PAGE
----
Stories that are told for purposes of ministry should take this to heart. A lot of preachers like unidirectional stories (Victory stories… essentially Rags-to-Riches). Perhaps they think the listener cannot handle more complexity or nuances than this… but they would be wrong. The story should not be unidirectional— simple and expected. The story should resonate with the interests of the hearer. This resonance doesn’t necessarily mean giving the hearer what he or she expects. After all, one thing the hearer wants is to be surprised.

Preaching is a bit of a dying art… but its death is more of an act of murder than of natural causes. Preachers remove the narrative from sermons to be replaced by propositional statements, along with a few very predictable unidirectional illustrations to “drive the point home.”

I remember a sermon/lecture in which the speaker was speaking on raising up children to follow God. It was a propositional sermon with several bits of advice. The illustrations were all built on the same story line:  I did the right thing and my children became better than they were. My only real memory of the sermon was how uninteresting and uninspiring it was.

There is a better way.

Samson Occom and Friends

A mentor of mine, Ptr. Bruce, gave me a

occom_smibert_bowdoin

Samson Occom (1723-1792)

quote… and it was very much on a topic that came up in one of my classes, so I had to share it. Referring to Catholic and Protestant missionaries serving in 19th century China:

“Both Christian groups’ growth was hampered by the missionaries themselves. They could build churches and minister to communities, but they lacked either the language or the cultural credibility actually to win converts. That tended to be the work of Chinese evangelists, who could travel freely, use ties of kinship, and discuss their faith in teahouses or private conversations, rather in the formal, alienating setting of public preaching. Above all, the female evangelists known as Bible women became Protestantism’s spearhead. They were typically poor widows, often scarcely educated, sometimes blind, as likely to memorize sections of the Bible as actually to read it. Initially, they were thought of as companions and translators for women missionaries, but it soon became plain that they could work at least as well unsupervised.”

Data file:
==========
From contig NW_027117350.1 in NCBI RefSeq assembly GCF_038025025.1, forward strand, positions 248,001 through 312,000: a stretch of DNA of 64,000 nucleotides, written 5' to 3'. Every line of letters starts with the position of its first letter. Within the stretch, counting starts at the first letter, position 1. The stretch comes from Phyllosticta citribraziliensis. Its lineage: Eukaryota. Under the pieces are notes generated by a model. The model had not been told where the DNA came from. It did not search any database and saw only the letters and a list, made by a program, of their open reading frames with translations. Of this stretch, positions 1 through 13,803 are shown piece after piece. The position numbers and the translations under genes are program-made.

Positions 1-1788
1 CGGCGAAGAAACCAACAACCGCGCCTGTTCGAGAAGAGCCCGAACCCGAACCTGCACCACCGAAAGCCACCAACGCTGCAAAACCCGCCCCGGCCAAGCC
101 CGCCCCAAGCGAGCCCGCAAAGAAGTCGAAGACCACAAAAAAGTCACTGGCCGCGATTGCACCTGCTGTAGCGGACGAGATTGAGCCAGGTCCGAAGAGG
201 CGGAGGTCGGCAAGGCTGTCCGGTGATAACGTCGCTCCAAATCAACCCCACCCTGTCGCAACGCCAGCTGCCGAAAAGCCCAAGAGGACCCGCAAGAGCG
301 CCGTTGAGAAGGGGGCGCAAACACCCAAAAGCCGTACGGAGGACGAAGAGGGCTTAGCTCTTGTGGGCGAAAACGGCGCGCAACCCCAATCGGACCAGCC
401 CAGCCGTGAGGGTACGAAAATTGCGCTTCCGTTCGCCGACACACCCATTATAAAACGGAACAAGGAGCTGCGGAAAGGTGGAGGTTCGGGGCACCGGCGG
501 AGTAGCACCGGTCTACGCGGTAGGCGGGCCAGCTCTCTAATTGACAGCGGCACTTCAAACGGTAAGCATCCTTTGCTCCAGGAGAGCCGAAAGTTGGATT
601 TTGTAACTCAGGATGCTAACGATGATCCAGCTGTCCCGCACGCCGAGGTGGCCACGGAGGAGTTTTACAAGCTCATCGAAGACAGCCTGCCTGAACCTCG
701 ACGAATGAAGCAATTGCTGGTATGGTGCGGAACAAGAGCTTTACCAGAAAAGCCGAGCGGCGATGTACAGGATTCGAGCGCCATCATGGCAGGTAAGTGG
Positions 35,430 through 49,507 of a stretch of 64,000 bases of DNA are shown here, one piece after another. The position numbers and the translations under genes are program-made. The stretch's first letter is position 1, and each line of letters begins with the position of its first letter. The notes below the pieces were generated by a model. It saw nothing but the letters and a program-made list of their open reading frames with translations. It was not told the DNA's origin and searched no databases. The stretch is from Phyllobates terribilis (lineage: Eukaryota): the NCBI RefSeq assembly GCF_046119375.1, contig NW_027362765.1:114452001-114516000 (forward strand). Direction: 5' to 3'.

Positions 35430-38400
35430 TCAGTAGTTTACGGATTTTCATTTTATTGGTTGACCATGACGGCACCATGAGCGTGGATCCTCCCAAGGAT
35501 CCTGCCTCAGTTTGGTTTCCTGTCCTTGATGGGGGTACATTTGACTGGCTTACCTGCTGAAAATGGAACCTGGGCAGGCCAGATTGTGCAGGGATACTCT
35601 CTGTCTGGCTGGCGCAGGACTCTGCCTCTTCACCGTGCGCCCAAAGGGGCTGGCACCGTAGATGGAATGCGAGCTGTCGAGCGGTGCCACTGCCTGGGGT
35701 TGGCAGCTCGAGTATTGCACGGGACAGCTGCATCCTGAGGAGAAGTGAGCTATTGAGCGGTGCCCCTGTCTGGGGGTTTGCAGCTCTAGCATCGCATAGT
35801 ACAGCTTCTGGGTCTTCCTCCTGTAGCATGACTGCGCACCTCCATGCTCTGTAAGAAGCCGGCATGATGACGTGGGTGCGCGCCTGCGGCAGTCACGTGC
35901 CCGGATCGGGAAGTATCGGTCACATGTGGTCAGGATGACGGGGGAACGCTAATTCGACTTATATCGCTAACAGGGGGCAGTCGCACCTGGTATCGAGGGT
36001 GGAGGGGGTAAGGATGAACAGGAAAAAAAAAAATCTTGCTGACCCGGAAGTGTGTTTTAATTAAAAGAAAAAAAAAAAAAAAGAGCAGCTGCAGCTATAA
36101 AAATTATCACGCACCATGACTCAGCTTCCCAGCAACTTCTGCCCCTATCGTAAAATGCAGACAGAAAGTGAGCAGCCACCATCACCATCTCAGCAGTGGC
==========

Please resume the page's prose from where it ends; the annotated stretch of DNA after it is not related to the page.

-From “Protestants: The Faith that Made the Modern World” by Alec Ryrie (2017)

In a class I was facilitating with four students, from four different countries, the issue of missionaries came up— hardly surprising since the topic was on Evangelism and Missions. It was clear that missionaries were a bit of a mixed bag. They were appreciated for bringing the gospel message to their people. And yet… well… they were also problematic. One student, I won’t say the denomination or country, said that, Our churches in our denomination really did not start growing until the missionaries left. They tended to mess things up.” Others expressed concern about the tendency of some missionaries to control the agenda of ministry, and the resources. All appreciated the fact that missionaries came and they cared. But often it was intranational and intracultural missionaries/ministers who were most effective in reaching their people and their neighbors.